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2007


A Database and Evaluation Methodology for Optical Flow
A Database and Evaluation Methodology for Optical Flow

Baker, S., Scharstein, D., Lewis, J.P., Roth, S., Black, M.J., Szeliski, R.

In Int. Conf. on Computer Vision, ICCV, pages: 1-8, Rio de Janeiro, Brazil, October 2007 (inproceedings)

pdf [BibTex]

2007

pdf [BibTex]


Shining a light on human pose: On shadows, shading and the estimation of pose and shape,
Shining a light on human pose: On shadows, shading and the estimation of pose and shape,

Balan, A., Black, M. J., Haussecker, H., Sigal, L.

In Int. Conf. on Computer Vision, ICCV, pages: 1-8, Rio de Janeiro, Brazil, October 2007 (inproceedings)

pdf YouTube [BibTex]

pdf YouTube [BibTex]


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Ensemble spiking activity as a source of cortical control signals in individuals with tetraplegia

Simeral, J. D., Kim, S. P., Black, M. J., Donoghue, J. P., Hochberg, L. R.

Biomedical Engineering Society, BMES, september 2007 (conference)

[BibTex]

[BibTex]


Detailed human shape and pose from images
Detailed human shape and pose from images

Balan, A., Sigal, L., Black, M. J., Davis, J., Haussecker, H.

In IEEE Conf. on Computer Vision and Pattern Recognition, CVPR, pages: 1-8, Minneapolis, June 2007 (inproceedings)

Abstract
Much of the research on video-based human motion capture assumes the body shape is known a priori and is represented coarsely (e.g. using cylinders or superquadrics to model limbs). These body models stand in sharp contrast to the richly detailed 3D body models used by the graphics community. Here we propose a method for recovering such models directly from images. Specifically, we represent the body using a recently proposed triangulated mesh model called SCAPE which employs a low-dimensional, but detailed, parametric model of shape and pose-dependent deformations that is learned from a database of range scans of human bodies. Previous work showed that the parameters of the SCAPE model could be estimated from marker-based motion capture data. Here we go further to estimate the parameters directly from image data. We define a cost function between image observations and a hypothesized mesh and formulate the problem as optimization over the body shape and pose parameters using stochastic search. Our results show that such rich generative models enable the automatic recovery of detailed human shape and pose from images.

pdf YouTube [BibTex]

pdf YouTube [BibTex]


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Learning static Gestalt laws through dynamic experience

Ostrovsky, Y., Wulff, J., Sinha, P.

Journal of Vision, 7(9):315-315, ARVO, June 2007 (article)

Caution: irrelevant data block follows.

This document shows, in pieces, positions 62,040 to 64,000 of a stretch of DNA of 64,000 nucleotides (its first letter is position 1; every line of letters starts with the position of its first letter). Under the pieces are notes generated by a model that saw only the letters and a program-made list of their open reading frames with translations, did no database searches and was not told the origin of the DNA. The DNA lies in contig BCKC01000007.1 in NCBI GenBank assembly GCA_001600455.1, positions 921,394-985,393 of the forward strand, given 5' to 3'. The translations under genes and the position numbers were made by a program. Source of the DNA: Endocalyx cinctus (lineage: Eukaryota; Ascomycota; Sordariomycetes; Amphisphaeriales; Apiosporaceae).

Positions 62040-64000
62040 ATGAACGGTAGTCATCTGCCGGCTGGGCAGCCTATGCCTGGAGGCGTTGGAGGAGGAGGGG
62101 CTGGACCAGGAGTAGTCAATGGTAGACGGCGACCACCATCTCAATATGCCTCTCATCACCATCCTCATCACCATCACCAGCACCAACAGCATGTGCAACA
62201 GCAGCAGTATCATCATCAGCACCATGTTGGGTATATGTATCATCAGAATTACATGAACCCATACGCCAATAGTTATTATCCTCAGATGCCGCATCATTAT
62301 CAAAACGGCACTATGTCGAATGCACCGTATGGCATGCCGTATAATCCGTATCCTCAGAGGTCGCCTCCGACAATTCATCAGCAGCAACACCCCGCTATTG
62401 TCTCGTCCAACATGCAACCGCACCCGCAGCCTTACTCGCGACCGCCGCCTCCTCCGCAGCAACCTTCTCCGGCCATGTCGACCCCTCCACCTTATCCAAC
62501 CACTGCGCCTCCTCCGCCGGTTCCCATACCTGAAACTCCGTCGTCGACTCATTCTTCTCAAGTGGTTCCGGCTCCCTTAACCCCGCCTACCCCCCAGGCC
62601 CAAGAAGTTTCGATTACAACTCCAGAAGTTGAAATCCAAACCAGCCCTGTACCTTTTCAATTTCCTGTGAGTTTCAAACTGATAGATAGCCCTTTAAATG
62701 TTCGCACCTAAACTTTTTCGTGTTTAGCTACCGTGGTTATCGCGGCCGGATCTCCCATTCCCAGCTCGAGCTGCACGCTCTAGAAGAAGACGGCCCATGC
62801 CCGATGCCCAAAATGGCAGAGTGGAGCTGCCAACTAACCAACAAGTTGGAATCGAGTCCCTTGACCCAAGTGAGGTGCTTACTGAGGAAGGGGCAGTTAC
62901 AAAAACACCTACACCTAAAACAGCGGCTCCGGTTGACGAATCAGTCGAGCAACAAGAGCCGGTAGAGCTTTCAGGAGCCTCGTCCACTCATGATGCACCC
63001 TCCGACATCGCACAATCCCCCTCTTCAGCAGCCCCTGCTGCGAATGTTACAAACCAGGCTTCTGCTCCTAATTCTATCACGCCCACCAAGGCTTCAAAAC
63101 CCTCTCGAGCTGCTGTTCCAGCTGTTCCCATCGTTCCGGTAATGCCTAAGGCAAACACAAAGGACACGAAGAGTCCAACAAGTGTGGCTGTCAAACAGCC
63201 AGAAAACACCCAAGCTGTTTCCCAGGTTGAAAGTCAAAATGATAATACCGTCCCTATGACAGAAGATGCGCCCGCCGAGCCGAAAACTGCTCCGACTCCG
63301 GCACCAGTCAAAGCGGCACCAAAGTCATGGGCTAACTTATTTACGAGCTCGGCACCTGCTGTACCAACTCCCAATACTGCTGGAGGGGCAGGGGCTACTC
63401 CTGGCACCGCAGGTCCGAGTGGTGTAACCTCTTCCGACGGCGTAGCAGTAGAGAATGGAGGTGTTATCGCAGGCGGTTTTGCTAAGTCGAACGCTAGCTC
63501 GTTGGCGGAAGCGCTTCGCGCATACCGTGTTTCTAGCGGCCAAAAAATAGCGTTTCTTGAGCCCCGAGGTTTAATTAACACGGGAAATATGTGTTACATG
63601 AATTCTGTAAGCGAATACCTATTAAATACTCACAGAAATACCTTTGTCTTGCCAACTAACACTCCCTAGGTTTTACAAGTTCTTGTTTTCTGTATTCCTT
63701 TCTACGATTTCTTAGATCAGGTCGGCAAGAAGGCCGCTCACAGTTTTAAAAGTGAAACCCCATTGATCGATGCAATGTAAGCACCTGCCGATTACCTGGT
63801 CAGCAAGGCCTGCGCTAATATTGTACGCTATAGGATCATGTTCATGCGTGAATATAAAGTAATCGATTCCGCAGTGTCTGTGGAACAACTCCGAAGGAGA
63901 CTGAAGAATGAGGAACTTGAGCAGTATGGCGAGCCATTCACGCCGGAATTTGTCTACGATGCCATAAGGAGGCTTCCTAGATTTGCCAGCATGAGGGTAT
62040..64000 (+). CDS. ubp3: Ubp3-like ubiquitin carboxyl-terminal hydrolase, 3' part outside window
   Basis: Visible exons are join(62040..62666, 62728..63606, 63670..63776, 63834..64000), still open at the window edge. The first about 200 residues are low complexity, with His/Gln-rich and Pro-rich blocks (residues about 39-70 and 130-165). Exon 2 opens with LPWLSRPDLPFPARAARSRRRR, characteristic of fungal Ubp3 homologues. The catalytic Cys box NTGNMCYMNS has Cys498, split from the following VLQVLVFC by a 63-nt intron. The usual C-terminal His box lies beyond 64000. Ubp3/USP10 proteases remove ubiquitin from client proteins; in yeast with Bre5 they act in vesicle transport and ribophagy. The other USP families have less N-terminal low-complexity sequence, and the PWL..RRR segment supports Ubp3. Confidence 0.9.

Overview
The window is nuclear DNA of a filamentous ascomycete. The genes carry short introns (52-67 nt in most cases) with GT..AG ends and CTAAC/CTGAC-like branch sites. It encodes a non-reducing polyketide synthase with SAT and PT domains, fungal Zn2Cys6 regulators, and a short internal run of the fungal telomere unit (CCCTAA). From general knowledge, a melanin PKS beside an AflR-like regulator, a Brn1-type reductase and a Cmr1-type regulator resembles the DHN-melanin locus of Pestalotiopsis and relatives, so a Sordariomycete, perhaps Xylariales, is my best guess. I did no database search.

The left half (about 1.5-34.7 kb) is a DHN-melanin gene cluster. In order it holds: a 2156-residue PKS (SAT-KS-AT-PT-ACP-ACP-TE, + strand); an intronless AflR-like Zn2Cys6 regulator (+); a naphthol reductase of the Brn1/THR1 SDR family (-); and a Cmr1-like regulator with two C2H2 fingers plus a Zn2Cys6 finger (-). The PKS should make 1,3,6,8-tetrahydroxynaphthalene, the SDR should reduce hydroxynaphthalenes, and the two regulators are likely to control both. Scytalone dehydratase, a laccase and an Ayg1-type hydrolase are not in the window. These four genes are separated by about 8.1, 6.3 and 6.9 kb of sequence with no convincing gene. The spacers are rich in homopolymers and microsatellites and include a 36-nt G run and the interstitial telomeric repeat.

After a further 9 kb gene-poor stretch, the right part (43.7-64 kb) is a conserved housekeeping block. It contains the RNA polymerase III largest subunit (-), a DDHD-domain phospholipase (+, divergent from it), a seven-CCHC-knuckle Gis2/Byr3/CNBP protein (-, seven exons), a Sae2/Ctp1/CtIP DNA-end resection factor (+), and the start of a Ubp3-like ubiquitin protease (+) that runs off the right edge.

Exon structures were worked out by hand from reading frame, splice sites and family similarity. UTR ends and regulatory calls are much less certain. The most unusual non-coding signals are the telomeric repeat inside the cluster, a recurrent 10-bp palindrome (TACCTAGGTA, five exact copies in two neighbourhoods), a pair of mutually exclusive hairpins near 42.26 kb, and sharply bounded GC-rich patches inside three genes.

Abstract
The Gestalt laws (Wertheimer 1923) are widely regarded as the rules that help us parse the world into objects. However, it is unclear as to how these laws are acquired by an infant's visual system. Classically, these “laws” have been presumed to be innate (Kellman and Spelke 1983). But, more recent work in infant development, showing the protracted time-course over which these grouping principles emerge (e.g., Johnson and Aslin 1995; Craton 1996), suggests that visual experience might play a role in their genesis. Specifically, our studies of patients with late-onset vision (Project Prakash; VSS 2006) and evidence from infant development both point to an early role of common motion cues for object grouping. Here we explore the possibility that the privileged status of motion in the developmental timeline is not happenstance, but rather serves to bootstrap the learning of static Gestalt cues. Our approach involves computational analyses of real-world motion sequences to investigate whether primitive optic flow information is correlated with static figural cues that could eventually come to serve as proxies for grouping in the form of Gestalt principles. We calculated local optic flow maps and then examined how similarity of motion across image patches co-varied with similarity of certain figural properties in static frames. Results indicate that patches with similar motion are much more likely to have similar luminance, color, and orientation as compared to patches with dissimilar motion vectors. This regularity suggests that, in principle, common motion extracted from dynamic visual experience can provide enough information to bootstrap region grouping based on luminance and color and contour continuation mechanisms in static scenes. These observations, coupled with the cited experimental studies, lend credence to the hypothesis that static Gestalt laws might be learned through a bootstrapping process based on early dynamic experience.